How often do we hear that girls who were abused in their homes go on to partner with men who abuse them? And boys who sees their fathers abusing their mothers go on to abuse their own wives and families.
It is a cycle, and it takes a real act of will to break the cycle. The women have to see themselves as worth more than they've been taught. The men have to realise that those who abuse their wives and their children are simply cowardly bullies. They have to make the decision not to be like that. It is not destiny. Men and women do have control over their future. They can choose not to be the abused, and most certainly, they can choose not to be the abuser.
|Author Tricia Drammeh|
This is what author, Tricia Drammeh, has to say.
The Legacy of Abuse
The subject of domestic abuse is often discussed in the media. Unfortunately, much of this coverage is sensationalized, often focusing on shock-value rather than the causes and solutions of this widespread problem.
Tricia has written a book that conveys a real understanding not just of abuse, but what goes on in the head of the abused, and also, to a lesser extent, of the abuser. It is a very good book.
"Fifth Circle' by Tricia Drammeh.
'Sean is no stranger to darkness. He's overcome a dangerous addiction, struggled with mental illness, and faced relentless bullying by his peers. His best friend, Alex, has always been there for him, but when he falls in love with her, he replaces his online gaming obsession with a possessive interest in her.
Alex's survival depends upon her ability to lock memories of her troubled childhood deep inside her mind, but an unhealthy relationship with Sean causes dark visions of her past to rise to the surface. Sean's obsession and Alex's complacency collide, resulting in tragedy.
Together, Sean and Alex live in a hell of their own making. One will escape at the expense of the other. Both will discover why Dante chose to condemn the Wrathful and the Sullen in the Fifth Circle of Hell.'
Alex is introverted and a victim in so many ways, at times I wanted to counsel her myself, but that shows powerful writing, when you are so invested in a character, you want to leap into the pages and help them.
Sean, is so complex. There are so many layers to him. Some violent, some generous, some annoying. I could go on, but his narrative is so gripping, you have no idea which way he'll go next or what he'll do, definitely compelling reading.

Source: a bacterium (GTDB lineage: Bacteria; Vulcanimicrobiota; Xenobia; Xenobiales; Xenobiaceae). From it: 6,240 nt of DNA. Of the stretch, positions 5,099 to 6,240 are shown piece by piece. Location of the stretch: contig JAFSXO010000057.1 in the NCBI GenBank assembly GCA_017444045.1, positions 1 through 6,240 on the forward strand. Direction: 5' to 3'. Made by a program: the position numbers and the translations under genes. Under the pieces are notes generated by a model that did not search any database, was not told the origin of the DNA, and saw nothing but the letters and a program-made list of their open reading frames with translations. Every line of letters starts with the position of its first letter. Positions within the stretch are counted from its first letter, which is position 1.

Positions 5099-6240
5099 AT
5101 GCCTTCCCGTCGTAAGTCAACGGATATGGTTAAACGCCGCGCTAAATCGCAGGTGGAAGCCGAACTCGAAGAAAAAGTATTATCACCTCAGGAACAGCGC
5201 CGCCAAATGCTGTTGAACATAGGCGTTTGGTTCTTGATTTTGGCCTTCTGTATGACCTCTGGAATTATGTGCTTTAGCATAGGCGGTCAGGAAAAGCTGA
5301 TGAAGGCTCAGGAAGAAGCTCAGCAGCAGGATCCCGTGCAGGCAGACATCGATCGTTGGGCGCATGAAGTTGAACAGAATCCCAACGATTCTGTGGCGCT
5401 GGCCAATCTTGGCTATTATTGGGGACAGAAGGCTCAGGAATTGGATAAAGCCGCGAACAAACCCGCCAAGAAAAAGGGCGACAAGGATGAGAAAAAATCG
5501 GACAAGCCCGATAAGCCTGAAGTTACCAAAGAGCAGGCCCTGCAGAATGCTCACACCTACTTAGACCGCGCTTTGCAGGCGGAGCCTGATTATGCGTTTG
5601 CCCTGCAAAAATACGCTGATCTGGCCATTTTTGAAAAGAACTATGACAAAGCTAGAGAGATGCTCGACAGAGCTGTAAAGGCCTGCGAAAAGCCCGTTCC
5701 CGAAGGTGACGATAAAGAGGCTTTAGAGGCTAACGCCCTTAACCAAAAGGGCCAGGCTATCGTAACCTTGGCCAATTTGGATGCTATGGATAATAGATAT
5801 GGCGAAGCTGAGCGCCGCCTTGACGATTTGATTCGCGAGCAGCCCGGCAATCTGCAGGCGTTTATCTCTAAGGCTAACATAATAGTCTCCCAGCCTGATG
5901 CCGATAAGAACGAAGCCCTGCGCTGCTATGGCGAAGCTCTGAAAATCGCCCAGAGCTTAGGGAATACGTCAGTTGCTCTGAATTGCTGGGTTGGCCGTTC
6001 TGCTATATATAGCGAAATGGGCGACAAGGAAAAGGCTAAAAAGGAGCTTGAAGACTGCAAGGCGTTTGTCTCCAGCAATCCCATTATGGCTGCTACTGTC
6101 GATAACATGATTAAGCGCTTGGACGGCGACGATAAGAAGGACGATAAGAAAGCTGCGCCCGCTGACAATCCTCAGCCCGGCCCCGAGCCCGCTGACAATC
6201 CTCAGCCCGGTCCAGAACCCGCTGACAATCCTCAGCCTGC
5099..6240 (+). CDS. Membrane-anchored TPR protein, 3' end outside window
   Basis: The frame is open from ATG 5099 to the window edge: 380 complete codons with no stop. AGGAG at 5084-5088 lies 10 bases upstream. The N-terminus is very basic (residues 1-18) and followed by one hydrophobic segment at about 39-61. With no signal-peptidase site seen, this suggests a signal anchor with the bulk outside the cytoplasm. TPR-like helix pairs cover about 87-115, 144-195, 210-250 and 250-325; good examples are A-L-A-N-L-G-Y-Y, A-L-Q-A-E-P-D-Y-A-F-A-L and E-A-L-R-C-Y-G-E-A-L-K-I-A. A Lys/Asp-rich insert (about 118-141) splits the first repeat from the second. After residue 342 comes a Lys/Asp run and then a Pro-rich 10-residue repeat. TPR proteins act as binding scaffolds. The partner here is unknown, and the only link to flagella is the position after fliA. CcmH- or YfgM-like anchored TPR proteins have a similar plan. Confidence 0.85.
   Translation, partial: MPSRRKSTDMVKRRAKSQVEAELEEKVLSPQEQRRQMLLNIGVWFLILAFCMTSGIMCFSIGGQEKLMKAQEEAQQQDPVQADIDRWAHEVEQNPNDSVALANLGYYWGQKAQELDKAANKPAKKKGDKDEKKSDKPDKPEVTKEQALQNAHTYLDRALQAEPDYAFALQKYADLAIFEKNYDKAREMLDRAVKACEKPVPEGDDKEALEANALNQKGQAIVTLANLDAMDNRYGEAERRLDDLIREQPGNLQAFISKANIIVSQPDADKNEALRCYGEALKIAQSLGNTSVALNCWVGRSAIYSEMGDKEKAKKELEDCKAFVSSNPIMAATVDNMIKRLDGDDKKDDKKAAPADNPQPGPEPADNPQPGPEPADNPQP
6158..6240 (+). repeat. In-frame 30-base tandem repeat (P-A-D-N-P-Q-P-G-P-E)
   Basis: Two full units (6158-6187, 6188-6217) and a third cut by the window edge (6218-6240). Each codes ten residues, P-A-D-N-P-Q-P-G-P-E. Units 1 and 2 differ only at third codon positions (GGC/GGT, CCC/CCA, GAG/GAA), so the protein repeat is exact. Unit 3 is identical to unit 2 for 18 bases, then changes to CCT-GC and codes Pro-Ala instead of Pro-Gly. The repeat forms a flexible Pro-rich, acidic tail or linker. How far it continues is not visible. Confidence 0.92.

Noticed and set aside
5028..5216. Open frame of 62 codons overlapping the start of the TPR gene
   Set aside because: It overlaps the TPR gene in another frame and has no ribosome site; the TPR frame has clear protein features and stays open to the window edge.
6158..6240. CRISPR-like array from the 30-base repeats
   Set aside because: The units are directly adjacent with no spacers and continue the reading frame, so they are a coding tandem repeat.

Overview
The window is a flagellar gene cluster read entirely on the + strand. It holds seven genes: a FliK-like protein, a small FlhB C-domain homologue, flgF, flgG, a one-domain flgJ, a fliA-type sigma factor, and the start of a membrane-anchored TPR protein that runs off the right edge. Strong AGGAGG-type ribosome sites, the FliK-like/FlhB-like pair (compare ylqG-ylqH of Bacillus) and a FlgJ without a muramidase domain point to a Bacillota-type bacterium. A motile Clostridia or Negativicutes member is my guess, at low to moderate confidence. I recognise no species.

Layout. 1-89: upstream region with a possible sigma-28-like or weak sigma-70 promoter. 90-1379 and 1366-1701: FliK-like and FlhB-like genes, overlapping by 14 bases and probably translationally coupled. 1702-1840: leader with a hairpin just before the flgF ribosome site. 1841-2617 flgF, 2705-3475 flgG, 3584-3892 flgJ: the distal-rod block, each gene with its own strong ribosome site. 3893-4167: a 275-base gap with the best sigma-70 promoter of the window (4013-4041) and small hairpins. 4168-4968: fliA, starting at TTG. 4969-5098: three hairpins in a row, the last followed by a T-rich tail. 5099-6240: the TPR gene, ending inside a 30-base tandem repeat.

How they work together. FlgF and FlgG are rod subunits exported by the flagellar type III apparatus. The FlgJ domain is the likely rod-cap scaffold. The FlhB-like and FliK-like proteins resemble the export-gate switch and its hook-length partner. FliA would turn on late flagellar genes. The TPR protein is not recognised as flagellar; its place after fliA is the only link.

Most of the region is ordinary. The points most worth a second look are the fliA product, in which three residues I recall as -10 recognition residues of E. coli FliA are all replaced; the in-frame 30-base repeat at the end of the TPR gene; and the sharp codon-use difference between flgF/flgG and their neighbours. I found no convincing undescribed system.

I loved all the references to Dante's poem, so apt, so in tune to the story and a nice over arching theme to incorporate, particularly with Mr Chalmers, the teacher who cared to inspire and encourage.
This is an excellent read, one to be savoured and one to ponder. Not many authors could pull this off, but Ms. Drammeh has.
My review of 'Fifth Circle.'
This is a story of the relationship between Alex and Sean. Each side is told with conviction. It tells of the sad and the bad, and of the abused and the abuser. It speaks of patterns repeated. I was pleased with the ending, happy that Alex managed to move on to make a life outside of that of a victim. It is something that many victims never manage. Sean was shown as moving on as well, right at the very last.
or look for it on Amazon.
I heartily recommend Tricia's book.
Some of my own books refer to the victims of abuse, but these are a great deal different. These are boys who live in a home, and while many have come from poor homes,
some are victims of circumstance, and just a few are orphans.
But they are survivors - like the animal that lived in this shell. The shell is scarred. It shows signs of creatures that bored through the hard material, and other creatures, limpets or barnacles, have attached themselves to it. But the creature that lived in that shell survived to become bigger than all the other shells washed up on the beach.
The Penwinnard stories speak of the boys' mischief, their aspirations, and their difficulties. They speak of their spirit, the spirit of survivors.
|All colours and all the same.|
Mutty said to the new boy, Max, who was as black as he was, "We're all colours. You and me and Gary are black as black and some are a bit brown, and others look sort of Chinese - we're all colours and all the same so it don't matter."
“All the same?”
“We’ve all had something bad happen to us or we wouldn’t be here. But now we’re winnards – from Penwinnard, you see. We’re falcons.”
*excerpt from the third Penwinnard Story, 'Trevanian's Leap.'
This book is to be released September, 2013.
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